Coastal ecosystems are a natural storehouse for carbon, with policymakers looking to bays, marshes and seaside forests as nature-based solutions to help combat climate change. But the capacity of these ecosystems to take up carbon dioxide from the atmosphere depends on diverse and often conflicting factors, including sediment supply, coastal slope, tidal range, wave climate and changes in sea level.
A recent study in Nature Communications from researchers at William & Mary’s Virginia Institute of Marine Science uses their newly developed computer model to better understand the modes and longevity of coastal carbon storage. In a key advance, the study simulates how carbon moves among coastal ecosystems as rising seas cause their boundaries and relative sizes to shift. Previous studies of coastal or “blue” carbon have largely focused on its fate within single, static habitats.
The team’s more realistic modeling of marsh dynamics reveals that the rate of sea-level rise is key to determining whether blue carbon enters a long- or short-term coastal reservoir or “sink.” Only long-term storage, on the order of centuries or millennia, will help humanity mitigate the worst effects of climate change.
Kendall Valentine, who led the study while a post-doctoral researcher at VIMS, says, “Our key takeaway is that the coastal system is resilient and can continue to store increasing amounts of carbon at moderate rates of sea-level rise. But if rise rates get too fast, the marsh is unable to keep pace, the marsh system collapses, and coastal carbon storage decreases.”
Matt Kirwan, a co-author and VIMS associate professor, adds, “Our research shows that sea-level rise is a double-edged sword for coastal carbon sequestration. While moderate rates of sea-level rise enhance plant productivity and carbon preservation in soils, rapid sea-level rise changes the location of carbon storage—from relatively stable forests to more vulnerable marshes.”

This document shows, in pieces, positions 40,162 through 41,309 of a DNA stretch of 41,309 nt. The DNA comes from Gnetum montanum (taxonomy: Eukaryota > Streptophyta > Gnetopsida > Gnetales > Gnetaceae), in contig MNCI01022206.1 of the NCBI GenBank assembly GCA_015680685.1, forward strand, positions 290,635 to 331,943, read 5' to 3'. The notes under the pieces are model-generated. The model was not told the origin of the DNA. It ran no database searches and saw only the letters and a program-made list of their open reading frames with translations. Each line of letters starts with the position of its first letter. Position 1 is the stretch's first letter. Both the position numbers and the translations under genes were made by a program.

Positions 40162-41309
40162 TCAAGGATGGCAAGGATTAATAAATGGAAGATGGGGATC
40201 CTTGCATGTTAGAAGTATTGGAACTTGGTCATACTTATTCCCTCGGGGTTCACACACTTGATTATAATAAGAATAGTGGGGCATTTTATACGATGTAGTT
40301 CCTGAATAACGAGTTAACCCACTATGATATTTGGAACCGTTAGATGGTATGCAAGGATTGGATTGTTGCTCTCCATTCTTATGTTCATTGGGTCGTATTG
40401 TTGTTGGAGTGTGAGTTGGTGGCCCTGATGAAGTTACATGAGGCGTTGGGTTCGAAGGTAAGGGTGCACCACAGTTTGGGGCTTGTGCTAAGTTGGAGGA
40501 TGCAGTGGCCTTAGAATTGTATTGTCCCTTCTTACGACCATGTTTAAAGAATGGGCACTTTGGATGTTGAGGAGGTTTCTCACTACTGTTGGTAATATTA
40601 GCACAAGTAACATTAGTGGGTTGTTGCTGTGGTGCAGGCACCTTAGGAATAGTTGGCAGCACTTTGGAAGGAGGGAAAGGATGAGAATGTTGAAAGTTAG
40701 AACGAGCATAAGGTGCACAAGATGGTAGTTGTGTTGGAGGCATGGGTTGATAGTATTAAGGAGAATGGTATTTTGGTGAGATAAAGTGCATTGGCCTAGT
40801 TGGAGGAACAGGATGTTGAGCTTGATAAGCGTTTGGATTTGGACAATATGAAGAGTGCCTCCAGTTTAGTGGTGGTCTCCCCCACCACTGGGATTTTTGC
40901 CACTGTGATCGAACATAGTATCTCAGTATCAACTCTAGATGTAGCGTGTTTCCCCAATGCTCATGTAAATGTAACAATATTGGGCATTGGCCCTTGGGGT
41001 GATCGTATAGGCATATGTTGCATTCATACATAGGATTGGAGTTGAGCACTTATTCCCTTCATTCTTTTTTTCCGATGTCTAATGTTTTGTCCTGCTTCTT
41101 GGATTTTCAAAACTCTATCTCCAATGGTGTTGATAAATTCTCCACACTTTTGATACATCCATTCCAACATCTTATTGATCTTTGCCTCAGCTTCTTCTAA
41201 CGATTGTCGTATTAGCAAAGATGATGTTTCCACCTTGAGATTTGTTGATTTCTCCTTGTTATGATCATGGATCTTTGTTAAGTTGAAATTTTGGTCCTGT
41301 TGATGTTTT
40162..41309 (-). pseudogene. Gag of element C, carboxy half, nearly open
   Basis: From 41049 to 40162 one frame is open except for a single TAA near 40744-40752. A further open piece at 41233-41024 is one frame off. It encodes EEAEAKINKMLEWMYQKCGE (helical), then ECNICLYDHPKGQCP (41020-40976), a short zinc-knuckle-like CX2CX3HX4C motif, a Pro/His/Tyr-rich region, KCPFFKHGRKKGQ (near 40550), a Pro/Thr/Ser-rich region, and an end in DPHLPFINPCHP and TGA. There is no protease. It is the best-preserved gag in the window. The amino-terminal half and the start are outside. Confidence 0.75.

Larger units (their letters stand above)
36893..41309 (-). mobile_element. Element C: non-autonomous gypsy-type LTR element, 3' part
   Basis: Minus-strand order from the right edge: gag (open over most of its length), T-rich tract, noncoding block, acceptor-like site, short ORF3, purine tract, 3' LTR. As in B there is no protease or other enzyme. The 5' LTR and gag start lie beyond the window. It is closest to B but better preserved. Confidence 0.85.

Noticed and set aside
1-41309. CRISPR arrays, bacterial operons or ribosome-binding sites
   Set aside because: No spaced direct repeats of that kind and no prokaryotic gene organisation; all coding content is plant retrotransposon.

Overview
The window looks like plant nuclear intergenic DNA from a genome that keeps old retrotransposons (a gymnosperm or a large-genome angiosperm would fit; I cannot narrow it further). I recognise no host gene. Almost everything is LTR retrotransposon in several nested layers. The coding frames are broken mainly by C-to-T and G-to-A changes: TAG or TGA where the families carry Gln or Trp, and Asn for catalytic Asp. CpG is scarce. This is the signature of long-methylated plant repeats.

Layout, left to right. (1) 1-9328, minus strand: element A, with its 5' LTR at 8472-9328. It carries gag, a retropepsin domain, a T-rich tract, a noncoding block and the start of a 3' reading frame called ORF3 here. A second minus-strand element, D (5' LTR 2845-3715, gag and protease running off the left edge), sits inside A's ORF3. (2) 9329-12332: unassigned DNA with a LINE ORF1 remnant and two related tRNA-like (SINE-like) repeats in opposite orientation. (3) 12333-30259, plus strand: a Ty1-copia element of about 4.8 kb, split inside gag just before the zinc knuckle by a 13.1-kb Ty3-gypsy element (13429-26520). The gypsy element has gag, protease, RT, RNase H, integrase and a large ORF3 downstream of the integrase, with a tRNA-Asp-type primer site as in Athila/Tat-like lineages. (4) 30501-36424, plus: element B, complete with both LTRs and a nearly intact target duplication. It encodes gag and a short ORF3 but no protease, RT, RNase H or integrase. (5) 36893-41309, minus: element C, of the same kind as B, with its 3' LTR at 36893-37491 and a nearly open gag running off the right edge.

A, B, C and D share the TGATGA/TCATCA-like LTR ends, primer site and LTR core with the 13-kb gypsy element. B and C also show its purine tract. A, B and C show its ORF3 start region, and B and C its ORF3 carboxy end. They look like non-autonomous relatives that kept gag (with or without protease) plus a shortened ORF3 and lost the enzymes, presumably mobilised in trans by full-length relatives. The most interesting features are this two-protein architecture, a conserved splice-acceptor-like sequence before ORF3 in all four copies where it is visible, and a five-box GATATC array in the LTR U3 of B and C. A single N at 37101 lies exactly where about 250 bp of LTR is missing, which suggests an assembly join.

In addition to Kirwan, Valentine was joined on the study by former VIMS post-doctoral fellow Ellen Herbert, former student David Walters, current Ph.D. candidate Alex Smith, and post-doctoral fellow Yaping Chen.
The researchers modeled the behavior of coastal ecosystems at rates of sea-level rise ranging from 1-15 millimeters per year. Their results show that carbon storage more than doubles when the rate of sea-level rise increases from 2 to 5 mm/yr, and continues to increase at rise rates of up to 10 mm/yr. Past this “tipping point,” carbon storage begins to decline as marsh replaces forest and the seaward edge of the marsh suffers more rapid erosion.
The team’s chosen rise-rate values bracket those now observed at sites around the world and projected for coming decades. For example, measured rates of relative sea-level rise along the U.S. East Coast in 2022 ranged from 1.49 mm/yr in Portland, Maine to 5.38 mm/yr in Norfolk, Virginia, while the 10 mm/year benchmark is being approached at a few sites along the U.S. Gulf Coast, where relative sea-level-rise rates clock in at greater than 8 mm/year. 15 mm/yr is the global rate of sea-level rise predicted in 2100 by the UN’s Intergovernmental Panel on Climate Change.
The researcher’s findings have important implications for efforts to offset greenhouse-gas emissions through purchase of carbon credits. Policies governing blue-carbon offsets — like those governing tree planting and other land-based or “green carbon” solutions — only count carbon that is captured within a particular ecosystem. This is to avoid double-counting of carbon initially captured elsewhere — say through photosynthesis in an inland forest or an offshore phytoplankton bloom — and subsequently transported to the coast. The team’s modeling results suggest that a significant portion of marsh carbon does indeed originate outside the marsh.
“Corroborating results from previous field experiments,” says Valentine, “we found that up to 50% of the carbon in marsh soils is created elsewhere.”
Editor’s note: Water is one of four cornerstone initiatives in W&M’s Vision 2026 strategic plan. Visit the Vision 2026 website to learn more.